• For orientation, the asphalt road straight ahead leads directly to the Tel. But for this circular route, walk down the asphalt road on your right when facing the factory and after a very short distance take the first dirt path on your left. You will pass many beautiful orchards. Ignore small turnings off the road and after about 17 minutes of walking (1 Km), you will see a sign to the spring (although the side of the sign is blank from the direction in which you are coming). 
  • Walk down the steps to the spring, passing by a small picnic area with benches and a green lawn. The water in the spring is fine for getting one’s feet wet. [1]
  •  Ascend back to the dirt road and turn right. Shortly you will come to a narrower, rougher dirt path on your left with green markings. Take this path up the hill.
  •  After passing a parking area, turn left and you will soon see an attractive memorial to original members of the kibbutz on your right by the entrance to an orchard. The asphalt road continues to the Crusader castle of Belmont.
  • At the top of the road, climb up some stairs to the tel. At the fork by a signpost to Tel Tzova follow the narrow dirt path on the left marked in blue to an observation area overlooking the kibbutz and the Arab village of Ein Nakaba. Now that you are overlooking route 1, you can appreciate why the castle and tel were built here. Route 1 follows the path of the old crusader road to Jerusalem from the port of Yaffo. The other path on the tel to the right takes you to its other side and provides beautiful views of Jerusalem, the surrounding hills and settlements, and the Castel.  
  • Walk back to the asphalt road. You do not need to use the steps as there is a dirt road on your right to the road. This road will take you back to your car in the parking lot in the kibbutz. 

[1]. In ancient times, this spring would have been dry in summer, and the villagers therefore dug deeper towards the aquifor to have a consistent source of water. They subsequently lined the channel with stones and covered it with arches so that it become a sealed spring. Subsequent repairs were made during the Second Temple Period. The British also needed to repaire a collapsed roof. The outside pool was used for flocks. According to the notice outside, the enclosed part of the spring is open on Fridays and Saturdays during the summer. At other times you can call 02 534 7952 or 054 563 7068. There is an entrance fee to view the inside spring. On a noticeboard outside, there is a detailed explanation of the structure of the spring, mainly in Hebrew.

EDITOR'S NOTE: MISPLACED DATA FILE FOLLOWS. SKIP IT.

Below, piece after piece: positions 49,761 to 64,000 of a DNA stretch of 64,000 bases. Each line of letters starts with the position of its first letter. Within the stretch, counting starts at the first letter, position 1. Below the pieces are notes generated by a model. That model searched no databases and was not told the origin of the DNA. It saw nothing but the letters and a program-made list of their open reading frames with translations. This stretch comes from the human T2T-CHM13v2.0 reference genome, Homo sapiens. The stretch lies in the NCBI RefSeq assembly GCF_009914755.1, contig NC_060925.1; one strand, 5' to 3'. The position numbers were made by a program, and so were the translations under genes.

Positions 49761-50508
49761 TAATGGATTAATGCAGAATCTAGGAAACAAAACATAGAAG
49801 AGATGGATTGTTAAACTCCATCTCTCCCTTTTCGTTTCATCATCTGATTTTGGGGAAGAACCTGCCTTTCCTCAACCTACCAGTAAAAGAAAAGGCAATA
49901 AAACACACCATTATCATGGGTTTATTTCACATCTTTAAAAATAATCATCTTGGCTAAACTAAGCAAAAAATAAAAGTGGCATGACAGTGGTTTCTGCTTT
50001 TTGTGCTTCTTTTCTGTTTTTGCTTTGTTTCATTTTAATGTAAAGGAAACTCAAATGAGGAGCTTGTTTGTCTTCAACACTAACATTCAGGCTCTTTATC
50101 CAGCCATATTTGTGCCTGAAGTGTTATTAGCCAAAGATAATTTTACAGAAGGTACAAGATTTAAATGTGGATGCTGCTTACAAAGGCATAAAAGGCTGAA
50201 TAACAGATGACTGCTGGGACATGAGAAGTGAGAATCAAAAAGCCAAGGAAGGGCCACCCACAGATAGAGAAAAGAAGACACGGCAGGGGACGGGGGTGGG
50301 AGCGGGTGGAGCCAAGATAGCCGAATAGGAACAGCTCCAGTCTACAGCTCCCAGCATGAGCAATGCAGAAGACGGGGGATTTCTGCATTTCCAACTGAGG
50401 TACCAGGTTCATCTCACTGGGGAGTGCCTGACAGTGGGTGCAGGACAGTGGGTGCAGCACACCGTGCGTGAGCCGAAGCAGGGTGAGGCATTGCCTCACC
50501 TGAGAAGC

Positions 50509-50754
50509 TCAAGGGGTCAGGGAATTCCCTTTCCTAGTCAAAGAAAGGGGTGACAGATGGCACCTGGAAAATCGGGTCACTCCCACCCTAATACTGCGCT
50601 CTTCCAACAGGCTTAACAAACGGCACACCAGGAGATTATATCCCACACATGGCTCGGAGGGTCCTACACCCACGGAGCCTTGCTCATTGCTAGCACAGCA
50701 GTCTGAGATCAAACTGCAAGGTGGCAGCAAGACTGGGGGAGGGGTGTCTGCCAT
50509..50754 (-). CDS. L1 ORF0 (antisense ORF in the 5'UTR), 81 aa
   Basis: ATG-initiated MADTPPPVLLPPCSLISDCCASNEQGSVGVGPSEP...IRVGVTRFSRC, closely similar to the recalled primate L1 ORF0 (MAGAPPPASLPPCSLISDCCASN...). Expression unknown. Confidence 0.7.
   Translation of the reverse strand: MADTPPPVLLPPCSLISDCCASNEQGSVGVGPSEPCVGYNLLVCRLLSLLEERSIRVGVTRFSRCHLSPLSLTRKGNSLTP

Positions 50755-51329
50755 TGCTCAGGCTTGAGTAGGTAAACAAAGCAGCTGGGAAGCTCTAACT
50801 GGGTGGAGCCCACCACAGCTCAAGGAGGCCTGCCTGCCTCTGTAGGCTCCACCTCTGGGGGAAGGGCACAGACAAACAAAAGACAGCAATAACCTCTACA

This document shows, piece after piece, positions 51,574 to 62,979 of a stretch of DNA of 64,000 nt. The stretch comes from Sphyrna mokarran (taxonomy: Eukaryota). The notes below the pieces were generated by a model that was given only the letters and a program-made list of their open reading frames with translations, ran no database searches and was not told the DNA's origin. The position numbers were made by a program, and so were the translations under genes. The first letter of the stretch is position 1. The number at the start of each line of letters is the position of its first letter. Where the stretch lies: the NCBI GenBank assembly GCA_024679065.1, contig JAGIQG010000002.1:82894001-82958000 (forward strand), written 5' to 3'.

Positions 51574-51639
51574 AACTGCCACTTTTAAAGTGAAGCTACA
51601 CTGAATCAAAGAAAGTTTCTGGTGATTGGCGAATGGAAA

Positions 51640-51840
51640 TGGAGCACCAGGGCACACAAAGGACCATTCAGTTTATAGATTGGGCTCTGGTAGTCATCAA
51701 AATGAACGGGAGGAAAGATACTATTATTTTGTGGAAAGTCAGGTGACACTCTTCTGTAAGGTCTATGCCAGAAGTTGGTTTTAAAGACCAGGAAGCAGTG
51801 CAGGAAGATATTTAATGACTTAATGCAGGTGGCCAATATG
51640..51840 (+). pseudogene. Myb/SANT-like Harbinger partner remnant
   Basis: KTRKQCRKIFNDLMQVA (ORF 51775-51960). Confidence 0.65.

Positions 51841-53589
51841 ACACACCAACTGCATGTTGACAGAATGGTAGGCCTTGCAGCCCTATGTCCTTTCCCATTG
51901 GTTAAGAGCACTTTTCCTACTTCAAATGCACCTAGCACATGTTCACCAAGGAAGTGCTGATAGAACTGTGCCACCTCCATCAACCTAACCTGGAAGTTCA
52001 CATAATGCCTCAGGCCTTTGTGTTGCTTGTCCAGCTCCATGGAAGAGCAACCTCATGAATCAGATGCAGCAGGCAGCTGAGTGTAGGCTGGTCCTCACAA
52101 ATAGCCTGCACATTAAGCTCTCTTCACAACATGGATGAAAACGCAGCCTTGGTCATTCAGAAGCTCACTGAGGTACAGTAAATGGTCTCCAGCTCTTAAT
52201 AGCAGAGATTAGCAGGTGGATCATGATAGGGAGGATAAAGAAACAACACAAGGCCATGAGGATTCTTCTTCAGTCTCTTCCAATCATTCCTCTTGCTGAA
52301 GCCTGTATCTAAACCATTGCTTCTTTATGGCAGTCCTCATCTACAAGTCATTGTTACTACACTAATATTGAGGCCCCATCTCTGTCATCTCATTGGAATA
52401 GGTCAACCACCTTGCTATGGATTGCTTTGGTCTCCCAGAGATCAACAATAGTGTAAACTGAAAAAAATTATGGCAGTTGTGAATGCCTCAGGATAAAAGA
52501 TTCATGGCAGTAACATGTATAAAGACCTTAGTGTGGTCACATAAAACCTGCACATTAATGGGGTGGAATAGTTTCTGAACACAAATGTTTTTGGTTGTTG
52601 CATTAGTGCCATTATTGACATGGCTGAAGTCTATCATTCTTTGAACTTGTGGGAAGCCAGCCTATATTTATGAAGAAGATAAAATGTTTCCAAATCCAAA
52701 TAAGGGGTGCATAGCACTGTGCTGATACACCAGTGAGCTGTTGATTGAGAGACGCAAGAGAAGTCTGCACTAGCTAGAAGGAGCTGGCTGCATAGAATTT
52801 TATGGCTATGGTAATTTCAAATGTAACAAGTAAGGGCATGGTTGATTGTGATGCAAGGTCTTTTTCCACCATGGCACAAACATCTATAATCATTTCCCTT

Nearby places of interest:

Kiftzuba Adventure Park: This is located just after the kibbutz entrance, on the left as you enter the kibbutz.  It is an amusement park with bumper cars, a “Jungle train,” large inflatables, electric bicycles, playroom, game machines, and café.

Galita Chocolate Factory: This is located just beyond the kibbutz entrance, on the left as you enter the kibbutz and just before the Adventure Park. There is a video on the origins of chocolate, as well as a workshop and store. The chocolate is kosher and chalav nochree. The kids will find this a fun activity working with chocolate molds, chocoloate creams and dressings to make professional looking and great tasting chocolates. The cost depends on what they make, and this might not be the best of places for your family if you are on a tight budget. The Factory is open 10-6 PM but closed on Sunday. Reservations are required – call 02 534 7650.

Tzuba Winery is also in the kibbutz. All wines are kosher mehandrin. The vineyards are cultivated by the kibbutz in an area that was historically a major wine-producing area in Biblical times. Wine testing and guided tours of the winery, vineyards and ancient wine presses can be arranged by calling 02-534 7000.


 Ruins of the crusader fortress of Belmont on Tel Tzuba.


The Tzuba Spring